Oz Hardwick

Before they built the houses, this was land without mercy, land without name. This was where dogs came to grow their teeth and cats came to take on their midnight shapes before drawing the breath from sleeping children. We’d goad each other into intricate spaces, baring our uncertainties and facing our hand-me-down fears like broken mirrors. We’d shout ourselves invisible, leaving only staccato echoes hanging like abandoned laundry on a line strung between storm-scrubbed mile posts on a road no one walks. We’d collect spent shells and bugs in jars that would metamorphose into question marks with bloodshot eyes and nagging voices before sighing into stones and soil. Then came the houses, with their brittle shells and commodification of space, their dogtooth doorways and windows steamed with pilfered breath. No one will ever live there, but from the air it looks like an advert for the perfect family, with a dog, a cat, and a future designed by an infinite number of monkeys.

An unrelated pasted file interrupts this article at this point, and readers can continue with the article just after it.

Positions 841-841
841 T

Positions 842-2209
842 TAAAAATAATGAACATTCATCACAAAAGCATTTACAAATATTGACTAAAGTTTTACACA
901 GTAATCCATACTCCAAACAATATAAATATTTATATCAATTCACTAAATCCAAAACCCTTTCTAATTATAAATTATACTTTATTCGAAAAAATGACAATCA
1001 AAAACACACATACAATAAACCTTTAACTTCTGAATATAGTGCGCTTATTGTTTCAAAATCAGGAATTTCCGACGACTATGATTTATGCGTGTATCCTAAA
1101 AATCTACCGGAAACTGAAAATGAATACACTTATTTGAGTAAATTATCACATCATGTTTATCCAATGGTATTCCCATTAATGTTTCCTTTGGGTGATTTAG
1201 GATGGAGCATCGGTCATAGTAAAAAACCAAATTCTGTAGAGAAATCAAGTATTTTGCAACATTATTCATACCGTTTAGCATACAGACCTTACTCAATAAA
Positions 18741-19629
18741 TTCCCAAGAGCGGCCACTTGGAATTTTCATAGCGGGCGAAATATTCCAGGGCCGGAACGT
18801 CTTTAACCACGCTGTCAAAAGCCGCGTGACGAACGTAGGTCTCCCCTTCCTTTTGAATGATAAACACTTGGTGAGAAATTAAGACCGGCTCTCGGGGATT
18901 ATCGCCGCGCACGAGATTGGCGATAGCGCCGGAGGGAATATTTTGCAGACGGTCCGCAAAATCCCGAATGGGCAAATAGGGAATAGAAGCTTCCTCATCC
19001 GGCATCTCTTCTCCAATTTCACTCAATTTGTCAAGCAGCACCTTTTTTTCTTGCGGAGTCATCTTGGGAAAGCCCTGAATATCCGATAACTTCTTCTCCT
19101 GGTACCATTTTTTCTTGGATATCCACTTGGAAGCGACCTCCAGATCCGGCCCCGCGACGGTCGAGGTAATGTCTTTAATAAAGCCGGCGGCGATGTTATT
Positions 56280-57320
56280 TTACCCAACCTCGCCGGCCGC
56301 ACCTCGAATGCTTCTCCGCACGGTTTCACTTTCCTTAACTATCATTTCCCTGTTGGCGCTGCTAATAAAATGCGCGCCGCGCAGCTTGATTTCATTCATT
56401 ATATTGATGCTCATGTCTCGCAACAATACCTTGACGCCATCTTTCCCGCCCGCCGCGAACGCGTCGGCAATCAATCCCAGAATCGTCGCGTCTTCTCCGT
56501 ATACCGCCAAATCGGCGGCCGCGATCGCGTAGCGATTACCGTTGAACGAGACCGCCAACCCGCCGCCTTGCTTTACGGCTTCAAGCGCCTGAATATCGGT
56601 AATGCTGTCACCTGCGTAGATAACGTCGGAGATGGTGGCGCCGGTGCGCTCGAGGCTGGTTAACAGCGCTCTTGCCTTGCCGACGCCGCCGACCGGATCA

Oz Hardwick is a European writer working mostly in prose poetry and mostly in a state of troubled uncertainty. He has won many prizes – mostly raffles – and has trouble negotiating the debatable space between award and awkward. His new collection, A Census of Preconceptions, is due from SurVision Books late in 2022. Oz is Professor of Creative Writing at Leeds Trinity University (UK) and can neither sing nor dance.



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